The world is changing...

Watch this video, created by Professor Mike Wesch of the University of Kansas:

What is information literacy?

All people in the 21st Century, no matter their education or training, need to be able to find and use information. This skill is known as information literacy. There are many, many definitions of information literacy; no two are the same. However, most fall into one of two categories; that is, either a formal theoretical definition like that of Bruce (1997), or a discussion of skills and abilities that information literate people have, like that of Bundy (2004) or the Australian Library and Information Association [ALIA] (2006) below. Information literacy is one of the “survival literacies” as described by Horton (2008):

The family of 21st Century “survival literacies” includes six categories: (1) the Basic or Core functional literacy fluencies (competencies) of reading, writing, oralcy and numeracy; (2) Computer Literacy; (3) Media Literacy; (4) Distance Education and E-Learning; (5) Cultural Literacy; and (6) Information Literacy. The boundaries between the various members of this family overlap, but they should be seen as a closely-knit family. (Horton 2008)

Bruce (1997) notes that “information literacy is usually described as the ability to locate, manage and use information effectively for a range of purposes.”

Information literacy can contribute to:
· learning for life;
· the creation of new knowledge;
· acquisition of skills;
· personal, vocational, corporate and organisational empowerment;
· social inclusion;
· participative citizenship; and
· innovation and enterprise.
Therefore, as a matter of priority, and at all levels, library and information services professionals embrace a responsibility to promote and facilitate the development of the information literacy of their clients. They will support government, and the corporate community, professional, educational and trade union sectors, and all Australians. (ALIA 2006)

Information literate people
· recognise a need for information
· determine the extent of information needed
· access information efficiently
· critically evaluate information and its sources
· classify, store, manipulate and redraft information collected or generated
· incorporate selected information into their knowledge base
· use information effectively to learn, create new knowledge, solve problems and make decisions
· understand economic, legal, social, political and cultural issues in the use of information
· access and use information ethically and legally
· use information and knowledge for participative citizenship and social responsibility
· experience information literacy as part of independent learning and lifelong learning
(Bundy [ed] 2004)


Consider the Training Package or Syllabus that you deliver against. Is information literacy named in it specifically as a skill that graduates of your program need to have, or are the knowledge and skills spread through the elements of criteria? Or, are they missing entirely? Why do you think this? Is this a good or bad thing?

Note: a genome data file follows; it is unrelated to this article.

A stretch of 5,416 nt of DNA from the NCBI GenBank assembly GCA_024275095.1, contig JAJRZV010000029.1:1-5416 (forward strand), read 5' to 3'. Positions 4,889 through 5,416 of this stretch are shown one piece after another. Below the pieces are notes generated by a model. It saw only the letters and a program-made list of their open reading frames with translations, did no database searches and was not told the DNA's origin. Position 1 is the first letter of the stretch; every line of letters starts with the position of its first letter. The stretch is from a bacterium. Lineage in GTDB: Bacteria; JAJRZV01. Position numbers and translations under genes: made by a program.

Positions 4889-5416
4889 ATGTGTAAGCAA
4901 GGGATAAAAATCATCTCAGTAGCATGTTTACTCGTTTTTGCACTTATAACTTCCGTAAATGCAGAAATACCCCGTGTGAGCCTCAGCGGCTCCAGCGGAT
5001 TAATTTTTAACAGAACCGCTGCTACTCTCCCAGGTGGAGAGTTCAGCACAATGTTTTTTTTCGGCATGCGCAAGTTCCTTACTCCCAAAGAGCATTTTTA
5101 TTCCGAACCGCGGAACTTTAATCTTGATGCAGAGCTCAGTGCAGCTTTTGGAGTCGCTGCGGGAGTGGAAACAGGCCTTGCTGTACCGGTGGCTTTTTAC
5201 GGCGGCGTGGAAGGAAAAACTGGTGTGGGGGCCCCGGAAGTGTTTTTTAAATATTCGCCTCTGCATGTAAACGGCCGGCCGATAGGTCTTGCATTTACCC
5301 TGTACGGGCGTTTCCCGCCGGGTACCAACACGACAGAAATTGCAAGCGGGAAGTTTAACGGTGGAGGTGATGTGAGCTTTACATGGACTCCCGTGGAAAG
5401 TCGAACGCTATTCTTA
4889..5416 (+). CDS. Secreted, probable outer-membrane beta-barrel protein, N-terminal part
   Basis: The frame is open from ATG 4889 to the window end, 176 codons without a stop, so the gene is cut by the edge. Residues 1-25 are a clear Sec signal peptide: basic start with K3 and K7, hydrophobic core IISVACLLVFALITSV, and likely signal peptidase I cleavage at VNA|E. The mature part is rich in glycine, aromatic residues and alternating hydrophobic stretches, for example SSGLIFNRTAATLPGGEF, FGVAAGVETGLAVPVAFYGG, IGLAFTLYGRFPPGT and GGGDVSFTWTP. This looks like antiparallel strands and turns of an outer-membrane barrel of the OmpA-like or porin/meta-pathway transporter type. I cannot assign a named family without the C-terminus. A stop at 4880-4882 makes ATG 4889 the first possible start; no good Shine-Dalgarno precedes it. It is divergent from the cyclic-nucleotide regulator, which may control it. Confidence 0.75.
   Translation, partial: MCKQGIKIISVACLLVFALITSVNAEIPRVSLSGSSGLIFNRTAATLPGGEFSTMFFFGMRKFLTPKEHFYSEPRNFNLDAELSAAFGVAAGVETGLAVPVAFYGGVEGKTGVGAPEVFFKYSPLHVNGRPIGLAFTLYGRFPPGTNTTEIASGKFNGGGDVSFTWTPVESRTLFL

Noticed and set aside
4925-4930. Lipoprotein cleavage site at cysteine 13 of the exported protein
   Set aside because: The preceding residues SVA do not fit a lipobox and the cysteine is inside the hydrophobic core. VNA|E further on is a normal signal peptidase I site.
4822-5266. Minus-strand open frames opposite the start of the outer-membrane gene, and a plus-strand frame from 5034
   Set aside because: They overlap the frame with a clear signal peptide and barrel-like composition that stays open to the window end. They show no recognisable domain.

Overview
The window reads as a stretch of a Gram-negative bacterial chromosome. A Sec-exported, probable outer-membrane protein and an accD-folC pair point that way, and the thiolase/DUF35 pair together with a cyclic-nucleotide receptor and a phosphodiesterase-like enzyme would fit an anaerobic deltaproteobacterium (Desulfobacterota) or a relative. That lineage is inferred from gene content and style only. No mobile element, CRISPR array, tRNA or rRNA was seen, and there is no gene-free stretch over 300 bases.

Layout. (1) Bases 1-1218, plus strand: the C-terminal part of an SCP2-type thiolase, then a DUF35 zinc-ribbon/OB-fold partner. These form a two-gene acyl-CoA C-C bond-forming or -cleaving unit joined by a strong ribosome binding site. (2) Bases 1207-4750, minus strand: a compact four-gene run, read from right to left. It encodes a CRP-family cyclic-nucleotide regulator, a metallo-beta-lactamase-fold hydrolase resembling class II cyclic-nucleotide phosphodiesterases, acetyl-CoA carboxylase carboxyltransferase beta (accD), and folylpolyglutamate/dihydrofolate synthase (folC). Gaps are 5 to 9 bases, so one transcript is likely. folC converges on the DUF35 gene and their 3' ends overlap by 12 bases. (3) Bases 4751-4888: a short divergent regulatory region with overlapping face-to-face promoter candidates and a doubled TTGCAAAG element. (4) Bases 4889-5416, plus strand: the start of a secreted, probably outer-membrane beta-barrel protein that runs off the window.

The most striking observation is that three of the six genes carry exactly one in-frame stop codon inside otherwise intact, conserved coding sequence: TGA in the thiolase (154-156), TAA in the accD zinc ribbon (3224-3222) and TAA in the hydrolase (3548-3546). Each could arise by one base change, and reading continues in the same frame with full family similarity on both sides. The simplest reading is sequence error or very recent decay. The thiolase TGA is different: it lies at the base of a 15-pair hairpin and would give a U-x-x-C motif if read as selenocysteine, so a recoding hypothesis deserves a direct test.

In Australia and New Zealand, discussion of information literacy occurs in both education and library sectors. Much research about information literacy is undertaken by the Australian and New Zealand Institute for Information Literacy. They have published a Framework which describes how information literacy can be supported and promoted in the education sector:

The Framework provides the principles, standards and practice that can support information literacy education in all education sectors. In these sectors, information literacy has been generally defined as an understanding and set of abilities enabling individuals to ‘recognise when information is needed and have the capacity to locate, evaluate, and use effectively the needed information’.2 In a broader context, information literate people have been described as those who ‘know when they need information, and are then able to identify, locate, evaluate, organise, and effectively use the information to address and help resolve personal, job related, or broader social issues and problems’.3
(Bundy 2004)


In Mike Wesch’s video above, what assumptions is he making about the users of information (ie students) of today and tomorrow? How does that affect your thoughts about information and how you use it? Particularly in your teaching?

How does IL influence teaching?

Bruce, Edwards and Lupton (2006) have developed a framework for considering information literacy. They note that “People see teaching and learning differently”…this is a deceptively simple proposition, supported by much research, which has a profound effect on our daily engagement with teaching and learning in its many forms. (Marton and Booth, 1997; Bowden and Marton, 1998; Prosser and Trigwell, 1999; Ramsden, 2003). Remember, this also includes the students in class – and, each will have their own interpretations as well.